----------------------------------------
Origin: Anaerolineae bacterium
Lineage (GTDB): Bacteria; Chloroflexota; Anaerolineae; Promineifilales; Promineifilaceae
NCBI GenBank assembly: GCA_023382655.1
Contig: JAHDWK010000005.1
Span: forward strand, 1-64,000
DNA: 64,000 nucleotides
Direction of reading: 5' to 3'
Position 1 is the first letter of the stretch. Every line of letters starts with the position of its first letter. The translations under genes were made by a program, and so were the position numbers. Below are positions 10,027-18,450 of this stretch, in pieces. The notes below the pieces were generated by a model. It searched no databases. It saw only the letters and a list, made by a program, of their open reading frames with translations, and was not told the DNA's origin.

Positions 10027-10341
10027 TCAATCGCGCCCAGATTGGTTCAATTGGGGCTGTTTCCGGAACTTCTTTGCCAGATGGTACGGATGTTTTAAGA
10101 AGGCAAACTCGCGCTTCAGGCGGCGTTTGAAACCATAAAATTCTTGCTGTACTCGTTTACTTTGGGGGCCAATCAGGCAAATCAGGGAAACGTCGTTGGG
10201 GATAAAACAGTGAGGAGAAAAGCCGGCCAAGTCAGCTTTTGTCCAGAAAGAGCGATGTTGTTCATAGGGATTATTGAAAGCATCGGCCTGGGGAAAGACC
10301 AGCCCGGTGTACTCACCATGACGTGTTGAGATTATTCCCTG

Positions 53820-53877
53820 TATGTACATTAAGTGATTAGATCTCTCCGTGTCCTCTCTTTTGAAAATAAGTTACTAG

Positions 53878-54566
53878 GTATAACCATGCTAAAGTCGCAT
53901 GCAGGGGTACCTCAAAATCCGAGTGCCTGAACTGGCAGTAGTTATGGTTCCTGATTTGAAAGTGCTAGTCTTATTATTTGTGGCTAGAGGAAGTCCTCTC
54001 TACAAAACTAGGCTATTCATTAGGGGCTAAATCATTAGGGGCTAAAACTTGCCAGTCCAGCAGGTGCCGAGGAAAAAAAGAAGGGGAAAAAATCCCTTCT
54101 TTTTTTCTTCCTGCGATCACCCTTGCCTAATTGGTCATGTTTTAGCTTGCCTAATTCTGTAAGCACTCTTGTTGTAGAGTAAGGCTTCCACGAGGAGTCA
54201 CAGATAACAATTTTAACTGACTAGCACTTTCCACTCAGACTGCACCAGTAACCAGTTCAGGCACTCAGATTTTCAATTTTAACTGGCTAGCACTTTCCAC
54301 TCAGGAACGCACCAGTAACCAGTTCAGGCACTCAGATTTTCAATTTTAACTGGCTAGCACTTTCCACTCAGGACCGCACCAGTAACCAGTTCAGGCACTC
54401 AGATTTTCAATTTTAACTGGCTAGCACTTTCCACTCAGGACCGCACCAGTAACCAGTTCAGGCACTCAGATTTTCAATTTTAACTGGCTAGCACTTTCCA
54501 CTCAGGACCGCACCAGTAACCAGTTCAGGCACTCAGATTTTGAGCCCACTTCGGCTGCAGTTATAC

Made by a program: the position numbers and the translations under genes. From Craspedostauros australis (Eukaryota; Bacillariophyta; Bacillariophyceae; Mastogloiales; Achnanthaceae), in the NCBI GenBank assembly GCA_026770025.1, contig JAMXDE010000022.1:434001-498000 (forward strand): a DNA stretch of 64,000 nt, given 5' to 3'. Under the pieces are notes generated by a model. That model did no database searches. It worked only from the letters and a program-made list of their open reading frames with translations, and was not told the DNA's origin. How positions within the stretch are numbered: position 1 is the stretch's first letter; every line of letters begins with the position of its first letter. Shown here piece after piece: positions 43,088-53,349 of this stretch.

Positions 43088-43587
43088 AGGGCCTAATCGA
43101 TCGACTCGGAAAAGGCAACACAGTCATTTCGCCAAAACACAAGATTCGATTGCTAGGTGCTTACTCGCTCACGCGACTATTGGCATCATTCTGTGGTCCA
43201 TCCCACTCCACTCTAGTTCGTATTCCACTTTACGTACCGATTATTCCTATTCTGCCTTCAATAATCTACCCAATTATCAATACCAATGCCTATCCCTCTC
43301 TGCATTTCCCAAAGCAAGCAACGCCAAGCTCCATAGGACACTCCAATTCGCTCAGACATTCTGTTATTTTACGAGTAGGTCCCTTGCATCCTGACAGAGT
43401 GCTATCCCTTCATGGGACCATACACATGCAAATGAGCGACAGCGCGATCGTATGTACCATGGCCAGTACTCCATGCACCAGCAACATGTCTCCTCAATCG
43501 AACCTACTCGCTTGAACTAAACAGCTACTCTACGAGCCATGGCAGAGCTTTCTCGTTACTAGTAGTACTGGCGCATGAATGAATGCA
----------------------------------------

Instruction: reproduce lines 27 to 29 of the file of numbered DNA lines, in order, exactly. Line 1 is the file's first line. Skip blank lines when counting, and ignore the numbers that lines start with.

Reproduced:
43088 AGGGCCTAATCGA
43101 TCGACTCGGAAAAGGCAACACAGTCATTTCGCCAAAACACAAGATTCGATTGCTAGGTGCTTACTCGCTCACGCGACTATTGGCATCATTCTGTGGTCCA
43201 TCCCACTCCACTCTAGTTCGTATTCCACTTTACGTACCGATTATTCCTATTCTGCCTTCAATAATCTACCCAATTATCAATACCAATGCCTATCCCTCTC